The ZTE deal that provided the Shenzhen-based firm with a lifeline following a crippling denial order imposed on it by the Commerce Department in April was "a personal favor to the president of China" Xi Jinping, according to Peter Navarro, President Trump's top trade adviser. In a recent interview with Fox News, the Washington official described the polarizing settlement as the last chance for ZTE to continue operating in the United States, having called the company "a bad actor." When questioned why the White House was still adamant to lend a helping hand to a firm that first violated U.S. trade sanctions placed on Iran and North Korea, then failed to adhere to the terms of a 2017 settlement over the matter and lied to federal investigators, Mr. Navarro said the new deal is President Trump's attempt at "showing some goodwill for bigger efforts."
The Singapore summit with China and North Korea is one such effort, as are Washington's ongoing trade negotiations with the Far Eastern country. Beijing, the majority owner of ZTE, has yet to reciprocate the favor that exposed the President to bipartisan criticism from Capitol Hill, with U.S. lawmakers presently debating whether to attempt reversing the new settlement over national security concerns, though their chances to do so successfully remain questionable, threatened by the possibility of a presidential veto that they'd only be able to override with a supermajority vote. American chipmaker Qualcomm is hoping the latest development will help its NXP bid receive approval from China's antitrust watchdog that has yet to conclude its review of the proposal 20 months since it was first announced, being the last competition regulator in the world with the power to block the $44 billion merger.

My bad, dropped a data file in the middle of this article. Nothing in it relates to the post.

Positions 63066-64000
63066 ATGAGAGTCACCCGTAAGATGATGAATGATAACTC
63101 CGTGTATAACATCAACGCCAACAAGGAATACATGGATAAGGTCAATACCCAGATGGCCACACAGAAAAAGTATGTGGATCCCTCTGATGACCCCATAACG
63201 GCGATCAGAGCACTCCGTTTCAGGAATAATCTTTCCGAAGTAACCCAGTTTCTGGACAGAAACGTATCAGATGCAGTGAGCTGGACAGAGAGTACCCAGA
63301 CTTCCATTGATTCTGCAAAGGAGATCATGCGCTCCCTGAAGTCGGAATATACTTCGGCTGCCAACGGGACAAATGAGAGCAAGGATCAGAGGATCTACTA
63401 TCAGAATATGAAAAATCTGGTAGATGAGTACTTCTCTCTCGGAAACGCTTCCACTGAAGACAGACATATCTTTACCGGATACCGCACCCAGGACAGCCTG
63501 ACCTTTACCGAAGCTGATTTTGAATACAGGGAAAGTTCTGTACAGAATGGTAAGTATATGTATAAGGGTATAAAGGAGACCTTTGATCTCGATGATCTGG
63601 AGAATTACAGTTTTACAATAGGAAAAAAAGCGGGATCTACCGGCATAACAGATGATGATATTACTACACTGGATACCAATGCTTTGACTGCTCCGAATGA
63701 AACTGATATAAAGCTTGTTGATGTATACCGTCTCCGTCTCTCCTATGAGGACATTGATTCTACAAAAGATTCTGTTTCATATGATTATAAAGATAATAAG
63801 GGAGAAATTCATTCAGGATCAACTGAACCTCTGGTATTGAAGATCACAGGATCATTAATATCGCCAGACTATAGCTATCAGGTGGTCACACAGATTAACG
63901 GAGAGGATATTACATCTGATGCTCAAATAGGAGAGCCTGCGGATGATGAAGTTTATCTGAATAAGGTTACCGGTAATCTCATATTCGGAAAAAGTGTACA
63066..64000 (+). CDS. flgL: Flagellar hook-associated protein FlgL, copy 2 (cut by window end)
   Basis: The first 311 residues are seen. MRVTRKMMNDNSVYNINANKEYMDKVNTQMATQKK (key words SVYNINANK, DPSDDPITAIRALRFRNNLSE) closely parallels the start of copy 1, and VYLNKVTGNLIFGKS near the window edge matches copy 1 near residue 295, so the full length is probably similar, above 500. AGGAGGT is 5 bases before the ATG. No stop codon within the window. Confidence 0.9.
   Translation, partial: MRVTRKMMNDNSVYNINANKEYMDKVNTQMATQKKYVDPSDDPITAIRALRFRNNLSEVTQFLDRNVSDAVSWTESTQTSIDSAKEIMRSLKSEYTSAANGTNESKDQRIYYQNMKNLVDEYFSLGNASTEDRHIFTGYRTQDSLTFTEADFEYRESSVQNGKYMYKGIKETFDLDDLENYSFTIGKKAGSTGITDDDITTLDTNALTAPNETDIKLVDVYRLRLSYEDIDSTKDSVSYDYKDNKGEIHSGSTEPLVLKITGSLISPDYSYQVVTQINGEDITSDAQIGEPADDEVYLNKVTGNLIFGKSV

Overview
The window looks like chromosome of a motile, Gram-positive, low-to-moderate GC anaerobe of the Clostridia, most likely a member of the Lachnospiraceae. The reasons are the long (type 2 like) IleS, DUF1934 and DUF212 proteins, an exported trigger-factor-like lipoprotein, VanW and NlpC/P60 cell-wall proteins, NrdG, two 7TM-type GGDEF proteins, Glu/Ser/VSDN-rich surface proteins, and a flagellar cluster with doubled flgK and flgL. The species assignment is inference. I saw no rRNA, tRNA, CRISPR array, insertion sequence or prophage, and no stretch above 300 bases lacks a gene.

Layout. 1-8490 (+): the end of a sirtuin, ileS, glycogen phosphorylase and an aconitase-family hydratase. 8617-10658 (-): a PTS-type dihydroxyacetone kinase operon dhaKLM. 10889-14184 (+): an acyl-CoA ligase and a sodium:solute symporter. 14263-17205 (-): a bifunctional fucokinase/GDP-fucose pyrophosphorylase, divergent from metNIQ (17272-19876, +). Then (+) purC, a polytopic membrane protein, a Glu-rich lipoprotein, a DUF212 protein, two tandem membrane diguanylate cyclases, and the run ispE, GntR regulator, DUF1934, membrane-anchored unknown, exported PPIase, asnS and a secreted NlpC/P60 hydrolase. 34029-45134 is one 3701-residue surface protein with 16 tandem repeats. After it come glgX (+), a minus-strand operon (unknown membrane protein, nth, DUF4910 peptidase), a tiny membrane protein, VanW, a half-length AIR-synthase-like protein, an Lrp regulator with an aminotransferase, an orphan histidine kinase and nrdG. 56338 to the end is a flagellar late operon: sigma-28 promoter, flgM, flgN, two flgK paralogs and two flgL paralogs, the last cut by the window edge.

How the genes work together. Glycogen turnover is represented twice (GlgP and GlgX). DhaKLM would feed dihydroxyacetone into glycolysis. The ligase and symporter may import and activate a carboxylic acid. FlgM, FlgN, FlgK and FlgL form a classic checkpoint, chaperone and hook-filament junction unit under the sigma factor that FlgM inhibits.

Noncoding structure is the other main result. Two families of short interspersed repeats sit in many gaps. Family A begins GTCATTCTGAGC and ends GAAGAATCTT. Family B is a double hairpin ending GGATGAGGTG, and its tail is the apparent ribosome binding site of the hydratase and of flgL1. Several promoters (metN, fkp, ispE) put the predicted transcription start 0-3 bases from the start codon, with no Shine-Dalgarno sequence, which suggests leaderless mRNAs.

ZTE is now once again able to purchase Qualcomm's Snapdragon chips, license the latest versions of Google's Android operating system, and acquire other American technologies crucial to its operations. The episode may spur more silicon-related investments in China, currently the world's largest semiconductor importer, according to some industry watchers. ZTE recently apologized to its employees for the uncertainty that stemmed from its transgressions, having vowed to do better moving forward.